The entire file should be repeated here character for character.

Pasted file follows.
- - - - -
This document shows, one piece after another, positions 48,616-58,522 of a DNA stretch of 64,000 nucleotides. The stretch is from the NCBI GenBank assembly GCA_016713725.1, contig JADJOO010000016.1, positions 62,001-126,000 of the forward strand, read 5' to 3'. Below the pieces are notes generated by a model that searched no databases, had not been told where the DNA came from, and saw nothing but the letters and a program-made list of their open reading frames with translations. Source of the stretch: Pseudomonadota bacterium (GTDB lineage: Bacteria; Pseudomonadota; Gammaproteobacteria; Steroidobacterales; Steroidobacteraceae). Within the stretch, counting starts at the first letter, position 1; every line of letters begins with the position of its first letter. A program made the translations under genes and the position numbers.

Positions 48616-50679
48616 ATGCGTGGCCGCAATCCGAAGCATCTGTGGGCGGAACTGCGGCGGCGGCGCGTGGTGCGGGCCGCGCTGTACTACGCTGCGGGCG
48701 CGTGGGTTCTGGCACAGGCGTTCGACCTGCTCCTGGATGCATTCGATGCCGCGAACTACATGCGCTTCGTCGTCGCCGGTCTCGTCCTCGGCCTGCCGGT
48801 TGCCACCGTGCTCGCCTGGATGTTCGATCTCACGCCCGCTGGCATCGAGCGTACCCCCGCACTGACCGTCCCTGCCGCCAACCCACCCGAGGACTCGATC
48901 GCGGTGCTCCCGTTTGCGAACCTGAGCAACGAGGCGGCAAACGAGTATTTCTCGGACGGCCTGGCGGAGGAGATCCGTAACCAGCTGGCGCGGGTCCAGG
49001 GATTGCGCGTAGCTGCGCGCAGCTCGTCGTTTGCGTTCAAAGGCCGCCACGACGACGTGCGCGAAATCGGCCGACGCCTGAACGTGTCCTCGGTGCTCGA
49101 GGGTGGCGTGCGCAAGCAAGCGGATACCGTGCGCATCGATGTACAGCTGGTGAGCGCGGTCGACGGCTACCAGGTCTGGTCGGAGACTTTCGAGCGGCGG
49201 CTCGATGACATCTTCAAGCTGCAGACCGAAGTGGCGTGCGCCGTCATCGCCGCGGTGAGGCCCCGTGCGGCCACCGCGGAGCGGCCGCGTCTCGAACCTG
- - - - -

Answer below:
This document shows, one piece after another, positions 48,616-58,522 of a DNA stretch of 64,000 nucleotides. The stretch is from the NCBI GenBank assembly GCA_016713725.1, contig JADJOO010000016.1, positions 62,001-126,000 of the forward strand, read 5' to 3'. Below the pieces are notes generated by a model that searched no databases, had not been told where the DNA came from, and saw nothing but the letters and a program-made list of their open reading frames with translations. Source of the stretch: Pseudomonadota bacterium (GTDB lineage: Bacteria; Pseudomonadota; Gammaproteobacteria; Steroidobacterales; Steroidobacteraceae). Within the stretch, counting starts at the first letter, position 1; every line of letters begins with the position of its first letter. A program made the translations under genes and the position numbers.

Positions 48616-50679
48616 ATGCGTGGCCGCAATCCGAAGCATCTGTGGGCGGAACTGCGGCGGCGGCGCGTGGTGCGGGCCGCGCTGTACTACGCTGCGGGCG
48701 CGTGGGTTCTGGCACAGGCGTTCGACCTGCTCCTGGATGCATTCGATGCCGCGAACTACATGCGCTTCGTCGTCGCCGGTCTCGTCCTCGGCCTGCCGGT
48801 TGCCACCGTGCTCGCCTGGATGTTCGATCTCACGCCCGCTGGCATCGAGCGTACCCCCGCACTGACCGTCCCTGCCGCCAACCCACCCGAGGACTCGATC
48901 GCGGTGCTCCCGTTTGCGAACCTGAGCAACGAGGCGGCAAACGAGTATTTCTCGGACGGCCTGGCGGAGGAGATCCGTAACCAGCTGGCGCGGGTCCAGG
49001 GATTGCGCGTAGCTGCGCGCAGCTCGTCGTTTGCGTTCAAAGGCCGCCACGACGACGTGCGCGAAATCGGCCGACGCCTGAACGTGTCCTCGGTGCTCGA
49101 GGGTGGCGTGCGCAAGCAAGCGGATACCGTGCGCATCGATGTACAGCTGGTGAGCGCGGTCGACGGCTACCAGGTCTGGTCGGAGACTTTCGAGCGGCGG
49201 CTCGATGACATCTTCAAGCTGCAGACCGAAGTGGCGTGCGCCGTCATCGCCGCGGTGAGGCCCCGTGCGGCCACCGCGGAGCGGCCGCGTCTCGAACCTG